Brussels issues plan to update and streamline VAT across the EU

8 Apr 16

The European Commission has announced plans to modernise and simplify the EU-wide VAT system, make it more fraud proof, and hand greater control of the tax back to member states.


The proposed shake-up follows pressure from member states to scrap a system that hampers their ability to decide which products should benefit from reduced levies and to counter cross-border VAT fraud, which auditors estimate costs the bloc at least €60bn every year.

Pierre Moscovici, commissioner for economic and financial affairs, said the EU faces a “staggering” €170bn shortfall in VAT revenues collected by member states.

“This is a huge waste of money that could be invested on growth and jobs. It’s time to have this money back.”

In measures that would overhaul the current system, the commission would see exporting countries made responsible for collecting VAT, which would be set at the rates applied in the final destination country.

Currently, tax is collected in the state where the goods or services are sold while exporters are exempt, a system that leaves the door wide-open to fraud as the European Court of Auditors highlighted earlier this year.

The commission estimates that if exporting countries instead collect the tax and then transfer that to the treasury of destination countries, cross-border fraud could be reduced by 80%, saving €40bn a year.

While the commission will present its proposal for the changes in 2017, in the meantime it has also called for “urgent action on several fronts” to counter the VAT gap.

These include measures to strengthen the efficiency of tax administrations and enhance cooperation between them as well as with other bodies including customs and law enforcement.

Moscovici said the commission is also “keen to grant member states more autonomy on how to define their VAT reduced rates.”

Current rules stipulate that VAT must be set at a minimum rate of 15% for all products apart from those that feature on a long list of exemptions and lower rates.

Many member states have fought for greater flexibility, with some being more successful than others. The UK recently won the right to abolish VAT on women’s sanitary products, while the Netherlands secured a reduced rate for bicycles and Cyprus and Luxembourg on hairdressing.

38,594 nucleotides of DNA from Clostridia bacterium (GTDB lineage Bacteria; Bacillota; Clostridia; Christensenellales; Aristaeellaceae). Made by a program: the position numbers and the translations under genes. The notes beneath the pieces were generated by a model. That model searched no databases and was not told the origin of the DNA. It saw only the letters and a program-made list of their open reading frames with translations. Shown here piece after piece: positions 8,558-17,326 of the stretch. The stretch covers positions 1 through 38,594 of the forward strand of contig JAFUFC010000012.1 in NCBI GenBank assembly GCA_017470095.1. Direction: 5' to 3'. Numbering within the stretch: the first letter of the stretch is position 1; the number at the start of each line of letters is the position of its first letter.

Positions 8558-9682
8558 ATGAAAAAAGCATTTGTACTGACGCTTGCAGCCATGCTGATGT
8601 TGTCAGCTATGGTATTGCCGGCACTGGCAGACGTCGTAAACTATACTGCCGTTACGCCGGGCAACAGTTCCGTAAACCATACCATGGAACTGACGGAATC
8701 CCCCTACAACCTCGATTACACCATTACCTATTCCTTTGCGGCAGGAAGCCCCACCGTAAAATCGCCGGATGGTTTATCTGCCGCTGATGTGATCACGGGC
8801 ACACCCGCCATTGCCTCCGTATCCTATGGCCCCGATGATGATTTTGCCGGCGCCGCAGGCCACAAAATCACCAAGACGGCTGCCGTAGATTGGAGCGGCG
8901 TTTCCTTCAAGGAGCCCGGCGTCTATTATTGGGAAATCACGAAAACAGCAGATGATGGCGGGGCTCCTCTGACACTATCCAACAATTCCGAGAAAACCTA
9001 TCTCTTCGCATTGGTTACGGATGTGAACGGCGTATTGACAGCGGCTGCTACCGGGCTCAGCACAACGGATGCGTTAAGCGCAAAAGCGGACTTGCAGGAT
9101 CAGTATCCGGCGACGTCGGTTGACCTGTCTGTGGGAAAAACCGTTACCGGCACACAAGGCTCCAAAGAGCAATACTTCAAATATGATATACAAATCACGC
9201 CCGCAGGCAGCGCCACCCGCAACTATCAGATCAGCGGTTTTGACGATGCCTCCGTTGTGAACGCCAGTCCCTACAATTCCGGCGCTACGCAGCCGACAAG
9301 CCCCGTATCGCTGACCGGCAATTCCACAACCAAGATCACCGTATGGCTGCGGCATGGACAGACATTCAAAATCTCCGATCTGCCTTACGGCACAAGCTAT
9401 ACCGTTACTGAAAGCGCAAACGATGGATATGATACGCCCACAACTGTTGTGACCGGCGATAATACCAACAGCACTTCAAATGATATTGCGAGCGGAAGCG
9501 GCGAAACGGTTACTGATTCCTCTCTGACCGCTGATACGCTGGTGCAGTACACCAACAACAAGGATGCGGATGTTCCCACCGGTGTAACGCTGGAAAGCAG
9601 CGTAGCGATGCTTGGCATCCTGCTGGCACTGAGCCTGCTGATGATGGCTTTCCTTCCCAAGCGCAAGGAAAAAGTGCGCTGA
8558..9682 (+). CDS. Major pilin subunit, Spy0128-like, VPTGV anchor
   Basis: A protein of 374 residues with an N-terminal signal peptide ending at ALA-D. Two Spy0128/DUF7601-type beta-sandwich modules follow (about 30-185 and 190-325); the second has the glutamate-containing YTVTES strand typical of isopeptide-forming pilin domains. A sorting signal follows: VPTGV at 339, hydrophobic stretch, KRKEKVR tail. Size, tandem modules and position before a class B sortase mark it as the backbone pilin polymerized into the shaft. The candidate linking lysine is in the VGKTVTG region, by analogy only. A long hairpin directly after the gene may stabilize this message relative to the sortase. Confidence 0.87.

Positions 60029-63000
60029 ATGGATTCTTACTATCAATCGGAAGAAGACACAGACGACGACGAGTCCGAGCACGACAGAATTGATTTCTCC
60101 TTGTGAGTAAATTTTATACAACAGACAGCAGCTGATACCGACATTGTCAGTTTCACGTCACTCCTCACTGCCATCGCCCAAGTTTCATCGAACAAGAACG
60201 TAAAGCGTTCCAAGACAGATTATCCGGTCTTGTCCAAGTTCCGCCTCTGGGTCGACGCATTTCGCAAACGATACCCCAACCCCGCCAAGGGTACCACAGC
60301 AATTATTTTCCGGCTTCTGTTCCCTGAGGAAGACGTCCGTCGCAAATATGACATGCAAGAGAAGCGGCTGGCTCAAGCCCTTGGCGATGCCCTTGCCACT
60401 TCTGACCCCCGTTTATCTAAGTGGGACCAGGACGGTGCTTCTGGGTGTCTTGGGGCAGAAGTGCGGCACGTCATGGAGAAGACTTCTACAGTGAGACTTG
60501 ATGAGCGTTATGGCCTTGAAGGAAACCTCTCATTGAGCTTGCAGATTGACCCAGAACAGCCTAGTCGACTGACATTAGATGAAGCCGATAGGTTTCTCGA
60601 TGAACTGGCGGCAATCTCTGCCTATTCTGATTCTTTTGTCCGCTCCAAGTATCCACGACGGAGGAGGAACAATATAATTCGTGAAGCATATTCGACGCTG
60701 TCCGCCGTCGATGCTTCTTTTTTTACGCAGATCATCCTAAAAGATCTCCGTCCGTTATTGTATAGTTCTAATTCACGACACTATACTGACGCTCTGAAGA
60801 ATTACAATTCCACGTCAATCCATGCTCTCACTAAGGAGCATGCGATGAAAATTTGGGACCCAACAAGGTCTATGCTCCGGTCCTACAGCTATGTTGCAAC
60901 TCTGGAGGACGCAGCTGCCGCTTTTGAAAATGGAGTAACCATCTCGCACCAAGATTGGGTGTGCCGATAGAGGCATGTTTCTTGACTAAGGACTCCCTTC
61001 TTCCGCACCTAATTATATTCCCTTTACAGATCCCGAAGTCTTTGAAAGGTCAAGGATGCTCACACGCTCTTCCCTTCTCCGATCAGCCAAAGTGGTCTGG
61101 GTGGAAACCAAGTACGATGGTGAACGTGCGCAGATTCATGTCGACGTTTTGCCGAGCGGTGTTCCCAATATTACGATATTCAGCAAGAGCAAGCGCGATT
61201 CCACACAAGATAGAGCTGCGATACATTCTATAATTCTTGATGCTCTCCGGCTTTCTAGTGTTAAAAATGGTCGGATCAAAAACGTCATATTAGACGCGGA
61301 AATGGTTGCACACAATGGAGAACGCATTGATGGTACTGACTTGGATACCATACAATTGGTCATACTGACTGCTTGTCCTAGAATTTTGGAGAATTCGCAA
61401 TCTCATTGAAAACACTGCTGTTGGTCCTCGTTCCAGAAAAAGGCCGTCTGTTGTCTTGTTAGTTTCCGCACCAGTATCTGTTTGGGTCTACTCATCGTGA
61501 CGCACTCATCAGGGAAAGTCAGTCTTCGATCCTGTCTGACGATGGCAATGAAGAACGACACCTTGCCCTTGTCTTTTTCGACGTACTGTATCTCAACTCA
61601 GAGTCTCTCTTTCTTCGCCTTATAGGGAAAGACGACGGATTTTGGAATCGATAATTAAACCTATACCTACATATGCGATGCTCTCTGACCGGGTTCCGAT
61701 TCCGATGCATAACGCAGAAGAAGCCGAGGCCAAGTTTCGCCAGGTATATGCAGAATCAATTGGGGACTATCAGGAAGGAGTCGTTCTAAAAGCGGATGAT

France and Luxembourg however lost their lengthy battle for reduced rates on e-books in European court.

Two alternative proposals to the current system have been tabled by the commission. The first, less radical option, would see the current minimum rate and the list of reductions and exemptions maintained, but reviewed regularly based on member states’ input.

The second would abolish this list and allow member states the autonomy to chose which products should benefit from lower or zero levies, but this would be subject to safeguards to prevent fraud and avoid unfair tax competition. The commission also warned it could increase compliance costs for businesses.

This would contradict another element of the plan which hopes to offer support to e-commerce and small and medium sized enterprises in a system that the commission said is currently complex and costly for businesses and member states alike.

It will present a plan at the end of this year to modernise and simplify VAT for cross-border e-commerce, which will include a proposal to ensure e-books can benefit from the same reduced rates as physical publications.

“As a second step, we will present in 2017 a VAT simplification package designed to support the growth of SMEs and make it easier for them to trade across borders,” the commission added.

Petr Kriz, president of the Federation of European Accountants (FEE) welcomed the plans, but warned that compliance burdens for companies, and SMEs in particular, “should remain at the forefront” and “new measures should help and not hinder business”.

He added: “The federation is glad that the action plan aims to simplify the current VAT system and recognises the particular needs of SMEs. Tackling VAT fraud and adapting to the digital economy will prove crucial in making the VAT system fit for the 21st century.”

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